Aloo Gobi

aloo gobi

Add some spice and colour to your meal rotation with this recipe for Aloo Gobi. It’s made with potatoes and cauliflower and can be served as a vegetarian main dish or as a side dish. You can make it as hot or mild as you like so it appeals to anyone’s taste.

The inspiration for this recipe is from Cook with Manali. She has some fantastic authentic Indian recipes and I can’t wait to try more. There are some ingredients in many of her recipes that may not be sitting in your pantry or even readily available in local grocery stores so I’ve created a friendly version of Aloo Gobi so you can give it a shot before ordering exotic spices from the other side of the planet! Seriously though, many international spices can be easily found and if not, can be ordered online in small quantities. Try Amazon or Etsy where you’ll be able to see reviews and customer feedback before ordering.

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What is Aloo Gobi?

Aloo Gobi is popular in India and Pakistan, named exactly for its ingredients. Aloo means potato and Gobi translates to cauliflower. Add some fragrant spices and colourful turmeric and you’ve got yourself an authentic South Asian recipe. And, best of all, turmeric is said to have some health benefits too so it’s a win, win, win!

My previous attempts making Aloo Gobi were a little disappointing because the potatoes were still hard even after cooking quite a while. Manali’s suggestion of pre boiling the vegetables helped this dish turn out perfectly. Through trial and error I came up with 7 minutes of pre boiling potatoes then adding the cauliflower to the potatoes for 3 minutes so they have the right consistency and one vegetable isn’t cooked more than the other.

You want about a 50:50 ratio of potatoes to cauliflower. Here in Norfolk County, Ontario’s Garden, the cauliflower can be as big as a large bowling ball so keep that in mind when you’re deciding how much cauliflower to use in the recipe. You also want to keep your potato chunks relatively the same size as your cauliflower pieces. You could cut them smaller so they take the same time to cook as the cauliflower but I like them to be similar bite sized pieces.

Toasting spices really brings out their flavour so adding them to the hot oil in a hot pan before adding the drained cauliflower and potato mixture is an important step so you get maximum flavour. As well, frying the partially cooked potatoes and cauliflower gets a little caramelization going which is also a flavour builder.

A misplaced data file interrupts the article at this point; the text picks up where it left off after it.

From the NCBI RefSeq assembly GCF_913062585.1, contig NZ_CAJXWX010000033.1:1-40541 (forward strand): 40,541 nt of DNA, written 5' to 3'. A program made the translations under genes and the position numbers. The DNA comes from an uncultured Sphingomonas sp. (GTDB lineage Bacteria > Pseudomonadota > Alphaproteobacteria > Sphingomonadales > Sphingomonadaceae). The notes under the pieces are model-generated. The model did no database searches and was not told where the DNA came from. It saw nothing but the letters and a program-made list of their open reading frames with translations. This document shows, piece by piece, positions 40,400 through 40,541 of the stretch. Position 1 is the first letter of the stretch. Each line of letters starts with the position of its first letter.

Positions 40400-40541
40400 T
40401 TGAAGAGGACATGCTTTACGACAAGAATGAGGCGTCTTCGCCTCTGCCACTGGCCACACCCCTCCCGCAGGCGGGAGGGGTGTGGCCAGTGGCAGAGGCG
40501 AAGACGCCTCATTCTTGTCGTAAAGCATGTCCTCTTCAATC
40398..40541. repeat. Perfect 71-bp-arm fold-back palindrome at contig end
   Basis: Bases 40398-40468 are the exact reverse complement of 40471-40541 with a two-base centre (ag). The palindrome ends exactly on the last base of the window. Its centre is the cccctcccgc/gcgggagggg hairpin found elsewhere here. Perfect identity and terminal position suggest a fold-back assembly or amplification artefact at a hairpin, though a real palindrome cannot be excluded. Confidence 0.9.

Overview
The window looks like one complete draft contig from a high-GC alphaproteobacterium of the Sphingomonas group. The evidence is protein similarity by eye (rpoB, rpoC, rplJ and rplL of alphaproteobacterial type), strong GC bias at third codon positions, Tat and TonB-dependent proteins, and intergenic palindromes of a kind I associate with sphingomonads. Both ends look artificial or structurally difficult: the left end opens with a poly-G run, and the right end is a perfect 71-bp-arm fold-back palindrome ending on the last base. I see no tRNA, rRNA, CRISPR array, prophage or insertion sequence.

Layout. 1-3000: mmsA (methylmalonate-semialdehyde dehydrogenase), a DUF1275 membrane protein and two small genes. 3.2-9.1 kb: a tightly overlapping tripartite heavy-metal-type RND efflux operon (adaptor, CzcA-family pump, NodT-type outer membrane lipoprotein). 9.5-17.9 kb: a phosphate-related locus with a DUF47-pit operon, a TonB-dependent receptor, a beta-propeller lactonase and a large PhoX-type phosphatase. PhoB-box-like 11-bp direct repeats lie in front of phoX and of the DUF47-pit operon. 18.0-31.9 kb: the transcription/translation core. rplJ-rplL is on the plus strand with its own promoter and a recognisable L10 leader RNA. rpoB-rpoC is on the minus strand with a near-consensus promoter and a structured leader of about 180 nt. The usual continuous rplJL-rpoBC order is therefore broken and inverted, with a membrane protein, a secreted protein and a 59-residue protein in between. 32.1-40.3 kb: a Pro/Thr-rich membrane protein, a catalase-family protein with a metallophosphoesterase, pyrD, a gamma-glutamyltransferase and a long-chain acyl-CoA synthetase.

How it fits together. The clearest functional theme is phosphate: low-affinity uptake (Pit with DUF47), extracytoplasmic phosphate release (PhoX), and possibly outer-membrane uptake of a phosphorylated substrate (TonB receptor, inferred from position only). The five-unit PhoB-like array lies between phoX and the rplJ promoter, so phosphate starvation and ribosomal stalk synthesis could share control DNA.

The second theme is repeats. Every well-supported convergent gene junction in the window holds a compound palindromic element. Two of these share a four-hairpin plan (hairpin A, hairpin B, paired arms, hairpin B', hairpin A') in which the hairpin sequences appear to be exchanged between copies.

aloo gobi

Does Aloo Gobi have a sauce?

There are some tomatoes in Aloo Gobi but it’s not a sauce. The tomatoes add the moisture content that prevents the dish from being too dry. Using grape or mini San Marzano tomatoes are my preference because they typically have more flavour than regular tomatoes, especially when tomatoes aren’t in season. But because they have a lower water content than larger tomatoes, add a few tablespoons of water, just so the vegetables don’t get too dry and stick to the pan.

aloo gobi

There are a number of spices in this recipe but you still need salt. Salting the water you pre cook the veggies in as well as salting them while they’re being fried will make sure the dish absorbs enough. Always taste as you go.

Once all the spices and vegetables have been toasted and cooked together, add lots (and lots!) of cilantro and let it cook, covered for the last few minutes to make sure all the flavours incorporate. And save some cilantro to add as a garnish before serving.

aloo gobi

This recipe for Aloo Gobi will make enough for 2 people to enjoy as a vegetarian main dish or about 4 servings as a side dish. Your kitchen will smell wonderful too!

Here’s the recipe:

Aloo Gobi

A fragrant and colourful South Asian vegetarian dish with potatoes and cauliflower
Course Main Course, Side Dish
Cuisine Indian, Pakistani
Keyword aloo gobi, indian curry, potato and cauliflower
Prep Time 20 minutes
Cook Time 10 minutes
Servings 4 as a side dish


  • 2 potatoes medium to large, depends on size of cauliflower
  • ½ cauliflower
  • 1 onion
  • 2-3 tsp vegetable oil start with 2, add more if needed
  • 1 chunk ginger size of a thumb
  • 2 cloves garlic or more if cloves are small
  • 1 cup chopped grape or mini San Marzano tomates
  • 2 Tbsp water
  • ½ tsp cumin seeds
  • ½ tsp turmeric
  • ¼ tsp ground cayenne pepper use more for a spicier dish
  • ¼ tsp garam masala
  • 1 tsp ground cumin
  • large handful chopped cilantro save some for garnish
  • salt and pepper to taste


  • Peel and chop potatoes. Clean and cut cauliflower into similar sized pieces as potatoes.
  • Cook potato chunks in salted boiling water for 7 minutes. Add cauliflower and cook 3 more minutes. Drain well and rinse with cold water to stop cooking. Drain well.
  • Chop onion. Peel and mince garlic and ginger.
  • Heat oil in large skillet to medium. Add cumin seeds and fry until starting to crackle. Add onion and sauté for a few minutes. Add garlic and ginger, continue to cook until fragrant but not darkening.
  • Add turmeric, cayenne, garam masala and cumin. Fry for a few minutes to bring out the flavours. Add more oil if needed, if too dry. You want it to be more like a paste.
  • Add drained potatoes and cauliflower, turn heat up slightly and stir fry for a few minutes until starting to get some colour.
  • Chop tomatoes. Add to pan, along with some water, just enough so the dish isn't too dry. Stir well. Add chopped cilantro, cover with lid and reduce heat to medium-low. Cook for 5-7 minutes, tasting and adding more salt as needed, until vegetables are fork tender but not mushy.
  • Serve hot and garnish with more fresh cilantro if desired.
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